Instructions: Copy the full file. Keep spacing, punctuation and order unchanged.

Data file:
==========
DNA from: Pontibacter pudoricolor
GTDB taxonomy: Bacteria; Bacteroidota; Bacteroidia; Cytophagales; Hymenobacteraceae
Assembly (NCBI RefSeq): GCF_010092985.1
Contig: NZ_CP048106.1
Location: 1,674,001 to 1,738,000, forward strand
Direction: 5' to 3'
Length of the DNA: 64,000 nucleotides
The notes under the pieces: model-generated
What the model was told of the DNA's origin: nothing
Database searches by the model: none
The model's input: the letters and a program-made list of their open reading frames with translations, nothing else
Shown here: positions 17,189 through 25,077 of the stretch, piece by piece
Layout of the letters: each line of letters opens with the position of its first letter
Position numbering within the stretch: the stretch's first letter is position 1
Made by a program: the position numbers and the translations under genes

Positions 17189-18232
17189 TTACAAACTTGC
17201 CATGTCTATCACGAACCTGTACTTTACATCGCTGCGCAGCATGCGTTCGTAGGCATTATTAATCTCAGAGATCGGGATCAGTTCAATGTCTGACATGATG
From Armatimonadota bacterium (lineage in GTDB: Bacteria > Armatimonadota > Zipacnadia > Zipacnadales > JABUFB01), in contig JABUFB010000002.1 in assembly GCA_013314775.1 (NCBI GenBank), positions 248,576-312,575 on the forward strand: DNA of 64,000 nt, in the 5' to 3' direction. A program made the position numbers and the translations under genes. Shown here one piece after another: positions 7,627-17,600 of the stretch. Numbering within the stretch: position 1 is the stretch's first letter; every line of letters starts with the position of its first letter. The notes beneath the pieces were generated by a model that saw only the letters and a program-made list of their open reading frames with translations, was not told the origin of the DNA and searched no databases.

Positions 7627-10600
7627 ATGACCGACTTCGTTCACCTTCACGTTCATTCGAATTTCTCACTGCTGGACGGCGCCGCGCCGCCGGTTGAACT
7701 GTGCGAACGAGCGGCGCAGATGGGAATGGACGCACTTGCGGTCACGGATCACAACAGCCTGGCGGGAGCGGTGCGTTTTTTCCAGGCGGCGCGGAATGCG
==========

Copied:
DNA from: Pontibacter pudoricolor
GTDB taxonomy: Bacteria; Bacteroidota; Bacteroidia; Cytophagales; Hymenobacteraceae
Assembly (NCBI RefSeq): GCF_010092985.1
Contig: NZ_CP048106.1
Location: 1,674,001 to 1,738,000, forward strand
Direction: 5' to 3'
Length of the DNA: 64,000 nucleotides
The notes under the pieces: model-generated
What the model was told of the DNA's origin: nothing
Database searches by the model: none
The model's input: the letters and a program-made list of their open reading frames with translations, nothing else
Shown here: positions 17,189 through 25,077 of the stretch, piece by piece
Layout of the letters: each line of letters opens with the position of its first letter
Position numbering within the stretch: the stretch's first letter is position 1
Made by a program: the position numbers and the translations under genes

Positions 17189-18232
17189 TTACAAACTTGC
17201 CATGTCTATCACGAACCTGTACTTTACATCGCTGCGCAGCATGCGTTCGTAGGCATTATTAATCTCAGAGATCGGGATCAGTTCAATGTCTGACATGATG
From Armatimonadota bacterium (lineage in GTDB: Bacteria > Armatimonadota > Zipacnadia > Zipacnadales > JABUFB01), in contig JABUFB010000002.1 in assembly GCA_013314775.1 (NCBI GenBank), positions 248,576-312,575 on the forward strand: DNA of 64,000 nt, in the 5' to 3' direction. A program made the position numbers and the translations under genes. Shown here one piece after another: positions 7,627-17,600 of the stretch. Numbering within the stretch: position 1 is the stretch's first letter; every line of letters starts with the position of its first letter. The notes beneath the pieces were generated by a model that saw only the letters and a program-made list of their open reading frames with translations, was not told the origin of the DNA and searched no databases.

Positions 7627-10600
7627 ATGACCGACTTCGTTCACCTTCACGTTCATTCGAATTTCTCACTGCTGGACGGCGCCGCGCCGCCGGTTGAACT
7701 GTGCGAACGAGCGGCGCAGATGGGAATGGACGCACTTGCGGTCACGGATCACAACAGCCTGGCGGGAGCGGTGCGTTTTTTCCAGGCGGCGCGGAATGCG